Shawn Clark needed five days.
That’s the amount of time Appalachian State’s football coach felt he could get his team game-ready after extended time away.
When the Mountaineers play Arkansas State on Thursday, 26 days will have passed since their last football game. A COVID-19 outbreak caused a stop for practices and the postponement of two games. App State is 2-1 and has stayed there for nearly a month as the season moved forward without them.
“That's college football in 2020,” Clark said. “We're not the only program doing this. And again, whoever handles this the best will have the most successful season.”
And that is the task for Clark and his Appalachian State staff: To go more than two weeks without practice but get a football team ready to return to play in a healthy and safe way. According to Clark, other coaches and a sports medicine physician, the Mountaineers have a good chance to find that acceleration lane.
'You want them to be ready to go'
Jim Grobe feels that COVID-19 has placed even more emphasis on one of the most important questions coaches have to answer: Physically, mentally and health-wise, are players ready to play?
“The key is, and there is no getting around it, the key is taking care of your kids,” said Grobe, a former head coach at Ohio, Wake Forest and Baylor. “You’ve got to do what’s best for them. And certainly what’s best for them is trying to keep them safe from this virus.
“And I wouldn’t say a close second, but your next concerns have got to be if you’re going to put them on the field, you want them to be ready to go.”
In Appalachian State's case, Grobe said, his biggest issue would not be X's and O's. It would be making sure the team was in shape and ready for contact. That becomes an easier task, Grobe said, if players were still able to be active.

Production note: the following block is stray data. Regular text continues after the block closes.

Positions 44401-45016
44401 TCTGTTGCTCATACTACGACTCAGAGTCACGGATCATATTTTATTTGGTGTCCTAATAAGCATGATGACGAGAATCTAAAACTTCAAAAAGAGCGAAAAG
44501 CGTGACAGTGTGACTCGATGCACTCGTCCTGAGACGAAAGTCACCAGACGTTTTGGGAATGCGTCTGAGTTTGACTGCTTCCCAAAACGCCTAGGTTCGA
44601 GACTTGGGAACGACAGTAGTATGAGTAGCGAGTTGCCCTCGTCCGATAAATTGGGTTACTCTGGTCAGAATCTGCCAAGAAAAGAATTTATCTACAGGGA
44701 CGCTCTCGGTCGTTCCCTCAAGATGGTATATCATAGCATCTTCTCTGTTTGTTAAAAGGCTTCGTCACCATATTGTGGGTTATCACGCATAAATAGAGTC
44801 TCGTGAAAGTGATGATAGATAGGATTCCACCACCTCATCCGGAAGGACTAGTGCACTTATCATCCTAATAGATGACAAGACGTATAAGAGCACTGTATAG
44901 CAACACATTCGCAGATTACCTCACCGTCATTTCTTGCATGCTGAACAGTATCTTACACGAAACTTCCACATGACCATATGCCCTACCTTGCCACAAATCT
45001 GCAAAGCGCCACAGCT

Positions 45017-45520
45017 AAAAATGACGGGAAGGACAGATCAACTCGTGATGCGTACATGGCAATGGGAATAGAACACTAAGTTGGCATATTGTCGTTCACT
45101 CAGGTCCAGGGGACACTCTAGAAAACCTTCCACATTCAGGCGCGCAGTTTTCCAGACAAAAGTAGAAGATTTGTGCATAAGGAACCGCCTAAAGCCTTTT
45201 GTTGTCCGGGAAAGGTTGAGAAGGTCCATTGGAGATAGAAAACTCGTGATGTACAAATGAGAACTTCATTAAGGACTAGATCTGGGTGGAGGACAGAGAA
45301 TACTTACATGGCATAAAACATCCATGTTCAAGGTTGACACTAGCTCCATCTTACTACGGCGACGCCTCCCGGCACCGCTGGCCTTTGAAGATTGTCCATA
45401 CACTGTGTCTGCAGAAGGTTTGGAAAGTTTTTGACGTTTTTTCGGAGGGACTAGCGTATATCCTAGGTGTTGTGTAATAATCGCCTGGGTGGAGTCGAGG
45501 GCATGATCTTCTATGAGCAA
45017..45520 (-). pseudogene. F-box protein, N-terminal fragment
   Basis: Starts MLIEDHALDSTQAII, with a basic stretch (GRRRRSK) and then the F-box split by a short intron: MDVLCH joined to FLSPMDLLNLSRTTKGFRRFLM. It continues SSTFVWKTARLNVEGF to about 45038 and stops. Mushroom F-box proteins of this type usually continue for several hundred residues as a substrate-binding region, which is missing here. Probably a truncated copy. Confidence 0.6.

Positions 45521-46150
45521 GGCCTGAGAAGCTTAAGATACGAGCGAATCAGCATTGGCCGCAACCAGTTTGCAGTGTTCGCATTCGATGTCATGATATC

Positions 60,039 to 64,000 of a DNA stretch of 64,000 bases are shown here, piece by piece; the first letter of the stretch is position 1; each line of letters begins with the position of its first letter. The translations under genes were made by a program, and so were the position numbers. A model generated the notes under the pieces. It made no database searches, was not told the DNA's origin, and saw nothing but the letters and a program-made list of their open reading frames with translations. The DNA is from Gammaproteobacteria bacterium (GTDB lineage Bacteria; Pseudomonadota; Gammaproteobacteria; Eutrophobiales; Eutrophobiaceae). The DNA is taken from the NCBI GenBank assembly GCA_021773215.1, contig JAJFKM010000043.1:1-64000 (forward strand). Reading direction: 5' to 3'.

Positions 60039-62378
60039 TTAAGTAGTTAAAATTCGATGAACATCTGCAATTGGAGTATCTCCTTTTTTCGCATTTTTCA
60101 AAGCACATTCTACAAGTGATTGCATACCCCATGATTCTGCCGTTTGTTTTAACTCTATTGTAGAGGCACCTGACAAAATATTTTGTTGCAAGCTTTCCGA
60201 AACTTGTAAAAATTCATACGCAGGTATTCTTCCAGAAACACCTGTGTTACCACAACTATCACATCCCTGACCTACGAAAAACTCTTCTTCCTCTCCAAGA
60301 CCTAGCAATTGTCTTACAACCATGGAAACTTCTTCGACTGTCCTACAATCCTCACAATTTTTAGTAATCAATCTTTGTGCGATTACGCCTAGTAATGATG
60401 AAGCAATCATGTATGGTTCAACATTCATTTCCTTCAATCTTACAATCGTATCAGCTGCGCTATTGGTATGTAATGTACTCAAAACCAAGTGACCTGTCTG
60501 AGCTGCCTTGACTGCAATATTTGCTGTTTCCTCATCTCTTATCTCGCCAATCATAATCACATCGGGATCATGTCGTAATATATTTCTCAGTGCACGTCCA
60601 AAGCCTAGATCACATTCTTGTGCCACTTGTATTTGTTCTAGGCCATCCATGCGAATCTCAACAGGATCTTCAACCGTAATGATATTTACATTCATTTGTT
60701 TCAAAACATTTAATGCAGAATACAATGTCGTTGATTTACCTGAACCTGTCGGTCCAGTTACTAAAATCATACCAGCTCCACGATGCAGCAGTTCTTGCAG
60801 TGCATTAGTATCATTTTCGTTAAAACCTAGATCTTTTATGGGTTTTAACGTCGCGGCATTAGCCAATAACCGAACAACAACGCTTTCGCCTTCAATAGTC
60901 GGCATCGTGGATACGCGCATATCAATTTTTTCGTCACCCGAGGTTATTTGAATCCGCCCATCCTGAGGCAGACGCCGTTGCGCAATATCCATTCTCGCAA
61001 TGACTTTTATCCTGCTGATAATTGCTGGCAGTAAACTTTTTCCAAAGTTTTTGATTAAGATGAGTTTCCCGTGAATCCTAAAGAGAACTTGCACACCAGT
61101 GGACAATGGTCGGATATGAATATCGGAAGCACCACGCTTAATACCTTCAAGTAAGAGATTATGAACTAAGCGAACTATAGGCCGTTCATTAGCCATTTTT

The program announced three active cases after the Marshall game on Sept. 19, then announced 19 more Oct. 1. That second batch, which has brought the program's cumulative total to 68, led to 17 days without team practice.
But through that stretch, Clark said, the team was able to continue conditioning and strength-training workouts in groups of four players to one strength coach.
“You can never replicate football in running and conditioning,” Clark said. “That does help get to where we want to be.”
That’s why, when the team returned to practice on Oct. 14, Clark said they went through a minicamp. He called it a way to reintroduce players back to football. The team scrimmaged the next day, 40 plays, and afterward he felt validated by his team's position.
They quickly snapped into their game-week format — setting the following days up for a typical game week, with walkthroughs Wednesday for a Thursday matchup. And they’ll return on the national stage.
“I’m a glass-half-full kind of guy, and I see a positive in everything we do,” Clark said. “And I’m excited to play here on primetime ESPN on Thursday night.”
'If it was a young team, I would be concerned'
While the lack of physical contact could seem problematic, it’s actually not, according to Dr. Chris Miles, a sports medicine physician at Wake Forest Baptist Health who has worked with the Wake Forest men’s basketball and football teams.
For a team that’s been able to remain physically active, Miles said, there’s not an increased risk of injury even if a team went without tackling for a couple of weeks. That’s mainly because college athletes go through drills and practices that fortify their on-field safety.
“That goes back to some of the technique, and whether that technique is how you run a pass route, or how you back-pedal as a defensive back, or as a blocker or a tackler,” Miles said, "that repetition that you do over and over certainly makes that activity — that sport-specific or position-specific activity — easier over time, more successful over time because of that muscle memory.”
Another benefit, Miles said, is that any football program currently playing has gone through the preseason ramp-up required to prepare bodies for football activities again. The base-level fitness, flexibility and strength are set during preseason and fall camps.